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japanese sugar, sugar, wagashi, wasanbon

The Secret Ingredient of Japanese Wagashi: Wasanbon

Christian Closs

Christian Closs


Japanese snacks have become more popular worldwide, and even traditional Japanese sweets like mochi are less of a mystery than a few years ago. However, there are still many secrets left to traditional wagashi sweets, one of them being Japan’s unique sugar.

What is the history of wasanbon?

The history of wasanbon begins in the Edo period (1603 – 1867), about 200 years ago. Even though the country was closed off to foreign visitors then, what little trade there was had already introduced Japan to sugar. The eighth shogun, Yoshimune Tokugawa expressed an interest in cultivating sugarcane in Japan, and stipends were given to domains willing to try.

Present-day Kagawa and Tokushima Prefectures on Japan’s smallest main island, Shikoku responded to the call. Sugarcane plantations were set up, and through trial and error, farmers eventually created a unique processing method yielding an especially fine-grained sugar.

These two prefectures are still the only ones producing wasanbon today, although the production volume has decreased significantly. Since the sales of Western sweets have effectively overtaken Japanese ones, cheap refined white sugar tends to be the go-to choice.

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What makes wasanbon unique?

Most makers of traditional Japanese sweets, so-called wagashi, still rely on wasanbon. This is hardly surprising because they owe their existence to it. It’s said that before the arrival of wasanbon, the sweetest food in Japan was persimmons.

Wasanbon’s sweetness lasts shorter than regular white sugar, which tends to linger for a while. This perfectly suits wagashi, which was created to compliment the taste of matcha tea, rather than have too strong of a distracting taste.

Where did the name “wasanbon” come from?

The process that makes wasanbon unique is in its name. Wa means Japanese, san the number three, and bon refers to trays. To make this rare sugar, a craftsman or -woman will mix water with the raw, black sugar and knead it by hand on a wooden tray.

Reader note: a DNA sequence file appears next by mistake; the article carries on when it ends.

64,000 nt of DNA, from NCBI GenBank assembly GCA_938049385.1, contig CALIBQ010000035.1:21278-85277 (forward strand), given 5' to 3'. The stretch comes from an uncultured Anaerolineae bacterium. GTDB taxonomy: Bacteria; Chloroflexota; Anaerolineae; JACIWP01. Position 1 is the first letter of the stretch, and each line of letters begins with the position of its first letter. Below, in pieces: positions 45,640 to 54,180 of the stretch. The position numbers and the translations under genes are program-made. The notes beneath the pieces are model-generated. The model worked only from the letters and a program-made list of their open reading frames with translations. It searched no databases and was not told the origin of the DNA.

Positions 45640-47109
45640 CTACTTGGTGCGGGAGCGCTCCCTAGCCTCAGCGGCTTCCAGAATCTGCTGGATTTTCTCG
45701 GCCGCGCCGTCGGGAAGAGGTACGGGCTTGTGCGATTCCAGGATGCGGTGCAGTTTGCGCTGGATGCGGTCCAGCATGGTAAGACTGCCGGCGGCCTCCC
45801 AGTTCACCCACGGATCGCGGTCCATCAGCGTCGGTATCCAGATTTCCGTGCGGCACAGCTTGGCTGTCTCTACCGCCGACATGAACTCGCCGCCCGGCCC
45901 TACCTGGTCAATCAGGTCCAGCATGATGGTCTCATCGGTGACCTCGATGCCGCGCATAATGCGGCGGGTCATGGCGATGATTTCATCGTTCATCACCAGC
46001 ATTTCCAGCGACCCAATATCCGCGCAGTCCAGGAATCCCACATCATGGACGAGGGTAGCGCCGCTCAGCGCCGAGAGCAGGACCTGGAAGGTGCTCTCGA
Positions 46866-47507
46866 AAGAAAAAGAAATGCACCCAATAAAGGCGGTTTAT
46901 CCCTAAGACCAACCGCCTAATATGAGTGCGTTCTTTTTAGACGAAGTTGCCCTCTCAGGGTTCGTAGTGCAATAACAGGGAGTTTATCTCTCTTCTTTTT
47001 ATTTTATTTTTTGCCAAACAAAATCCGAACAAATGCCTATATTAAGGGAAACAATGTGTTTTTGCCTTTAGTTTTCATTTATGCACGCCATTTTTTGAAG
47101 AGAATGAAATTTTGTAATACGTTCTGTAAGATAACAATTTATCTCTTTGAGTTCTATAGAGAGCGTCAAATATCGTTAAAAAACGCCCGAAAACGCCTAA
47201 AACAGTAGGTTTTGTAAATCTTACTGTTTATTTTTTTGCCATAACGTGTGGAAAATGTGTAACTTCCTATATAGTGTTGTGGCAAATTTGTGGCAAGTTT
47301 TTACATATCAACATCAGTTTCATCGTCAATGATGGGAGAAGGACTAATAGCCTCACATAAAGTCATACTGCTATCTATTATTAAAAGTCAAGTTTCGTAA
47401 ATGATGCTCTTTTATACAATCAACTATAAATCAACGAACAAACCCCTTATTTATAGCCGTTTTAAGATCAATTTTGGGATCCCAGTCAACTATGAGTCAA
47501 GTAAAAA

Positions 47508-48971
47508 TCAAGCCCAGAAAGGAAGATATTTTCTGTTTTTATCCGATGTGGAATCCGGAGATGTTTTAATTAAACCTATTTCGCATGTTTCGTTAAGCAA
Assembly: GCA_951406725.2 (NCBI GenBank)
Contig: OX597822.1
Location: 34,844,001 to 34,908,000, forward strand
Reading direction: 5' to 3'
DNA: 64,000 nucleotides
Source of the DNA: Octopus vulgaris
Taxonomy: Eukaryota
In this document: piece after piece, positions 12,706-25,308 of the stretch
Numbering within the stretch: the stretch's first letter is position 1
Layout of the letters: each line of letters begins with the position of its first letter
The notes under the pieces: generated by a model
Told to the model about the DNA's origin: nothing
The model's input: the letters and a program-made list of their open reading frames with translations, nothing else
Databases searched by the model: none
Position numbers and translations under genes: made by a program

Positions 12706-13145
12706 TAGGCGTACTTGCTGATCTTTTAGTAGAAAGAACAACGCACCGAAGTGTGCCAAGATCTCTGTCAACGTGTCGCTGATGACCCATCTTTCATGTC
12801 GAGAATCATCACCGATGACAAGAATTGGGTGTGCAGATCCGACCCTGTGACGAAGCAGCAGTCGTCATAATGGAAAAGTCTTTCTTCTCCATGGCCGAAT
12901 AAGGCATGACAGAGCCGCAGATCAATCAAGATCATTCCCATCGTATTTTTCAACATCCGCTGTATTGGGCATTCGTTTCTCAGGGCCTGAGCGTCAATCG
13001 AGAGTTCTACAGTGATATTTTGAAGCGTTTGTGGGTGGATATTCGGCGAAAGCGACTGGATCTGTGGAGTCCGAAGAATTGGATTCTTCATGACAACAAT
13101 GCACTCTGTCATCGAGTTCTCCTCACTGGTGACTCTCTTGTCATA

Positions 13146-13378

The sugary juice created through this process is removed, and the kneading is repeated twice. This process takes around 20 days and removes so much material that only about 40% of the original amount remains.

The labor-intensive process is still performed in the same way to give the sugar its fine grain and taste by eliminating impurities. The result is a fine-grained sugar that can be used just like any other sugar but shines when worked into traditional Japanese tea sweets.

Where does it end up?

While wasanbon is used to sweeten tea, coffee, or even in cakes these days, it’s primarily known as the main ingredient in a traditional Japanese sweet called higashi. Higashi are dry sweets made by mixing wasanbon with coloring, rice flour, and a small amount of water, then pressing it into shape using a wooden mold.

The fine grains of wasanbon allows for intricate detail, which is used to represent seasonal motifs like flowers or animals in the final product. The resulting higashi complements the slightly bitter matcha they are served within their mild, melty sweetness and appearance.

Other Uses For Wasanbon

While higashi are most closely associated with wasanbon, any other wagashi can also benefit from its characteristics. Makers of yokan, a traditional Japanese jelly made from sweet red beans, have grown especially fond of it. Somewhat unexpectedly, some high-class sushi restaurants have also started it to amplify the taste of certain ingredients.

The possibilities are endless, but at more than three times the price of regular sugar, you probably won’t replace all your regular white sugar with it anytime soon. If you get a chance, however, we highly recommend giving it a try, whether as a wagashi or to sweeten your drink. Have you already encountered wasanbon before? What did you think? If not, is it on your list for your next visit?

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